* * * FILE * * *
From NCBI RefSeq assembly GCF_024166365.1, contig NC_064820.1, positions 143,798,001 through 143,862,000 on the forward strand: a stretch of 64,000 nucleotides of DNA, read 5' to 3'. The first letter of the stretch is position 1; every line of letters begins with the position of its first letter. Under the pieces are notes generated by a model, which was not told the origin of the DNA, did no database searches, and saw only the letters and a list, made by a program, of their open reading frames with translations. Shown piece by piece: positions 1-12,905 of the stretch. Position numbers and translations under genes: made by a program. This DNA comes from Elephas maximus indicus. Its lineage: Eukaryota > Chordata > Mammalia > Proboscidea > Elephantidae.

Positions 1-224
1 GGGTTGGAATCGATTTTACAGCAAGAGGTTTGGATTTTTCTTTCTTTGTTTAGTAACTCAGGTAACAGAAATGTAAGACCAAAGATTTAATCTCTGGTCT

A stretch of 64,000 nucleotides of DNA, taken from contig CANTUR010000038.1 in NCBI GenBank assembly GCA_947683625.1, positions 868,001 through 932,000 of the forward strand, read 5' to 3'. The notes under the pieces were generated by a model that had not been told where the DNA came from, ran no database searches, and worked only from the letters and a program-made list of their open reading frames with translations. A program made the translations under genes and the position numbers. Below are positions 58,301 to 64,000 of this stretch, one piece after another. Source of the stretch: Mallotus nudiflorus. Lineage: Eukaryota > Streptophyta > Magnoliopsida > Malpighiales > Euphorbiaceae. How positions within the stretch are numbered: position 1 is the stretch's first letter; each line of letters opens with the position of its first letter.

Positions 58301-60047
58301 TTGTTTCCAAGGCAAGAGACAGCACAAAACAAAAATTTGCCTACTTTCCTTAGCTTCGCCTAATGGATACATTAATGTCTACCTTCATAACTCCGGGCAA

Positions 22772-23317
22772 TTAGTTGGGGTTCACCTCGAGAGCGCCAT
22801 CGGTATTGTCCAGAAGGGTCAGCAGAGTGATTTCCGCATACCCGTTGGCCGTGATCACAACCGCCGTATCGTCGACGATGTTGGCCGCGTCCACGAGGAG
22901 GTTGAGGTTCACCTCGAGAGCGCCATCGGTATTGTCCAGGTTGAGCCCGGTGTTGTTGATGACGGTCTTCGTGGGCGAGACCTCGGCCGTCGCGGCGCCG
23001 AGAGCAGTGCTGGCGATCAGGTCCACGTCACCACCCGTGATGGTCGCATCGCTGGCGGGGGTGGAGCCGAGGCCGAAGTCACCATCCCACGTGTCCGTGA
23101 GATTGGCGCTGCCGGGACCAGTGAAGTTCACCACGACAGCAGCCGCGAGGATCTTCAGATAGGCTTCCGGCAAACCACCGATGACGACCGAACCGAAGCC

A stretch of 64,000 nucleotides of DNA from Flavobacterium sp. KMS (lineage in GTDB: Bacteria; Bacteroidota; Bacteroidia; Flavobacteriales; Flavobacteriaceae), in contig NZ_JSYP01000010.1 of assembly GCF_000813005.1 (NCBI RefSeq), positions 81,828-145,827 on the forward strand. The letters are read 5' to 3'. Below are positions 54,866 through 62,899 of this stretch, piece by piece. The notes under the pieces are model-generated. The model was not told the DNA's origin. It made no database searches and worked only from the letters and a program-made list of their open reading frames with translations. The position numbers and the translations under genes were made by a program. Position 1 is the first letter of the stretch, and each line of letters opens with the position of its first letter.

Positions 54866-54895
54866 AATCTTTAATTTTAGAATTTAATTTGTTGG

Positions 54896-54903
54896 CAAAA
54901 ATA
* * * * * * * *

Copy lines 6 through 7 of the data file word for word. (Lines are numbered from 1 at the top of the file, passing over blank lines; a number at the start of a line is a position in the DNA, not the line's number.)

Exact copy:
58301 TTGTTTCCAAGGCAAGAGACAGCACAAAACAAAAATTTGCCTACTTTCCTTAGCTTCGCCTAATGGATACATTAATGTCTACCTTCATAACTCCGGGCAA

Positions 22772-23317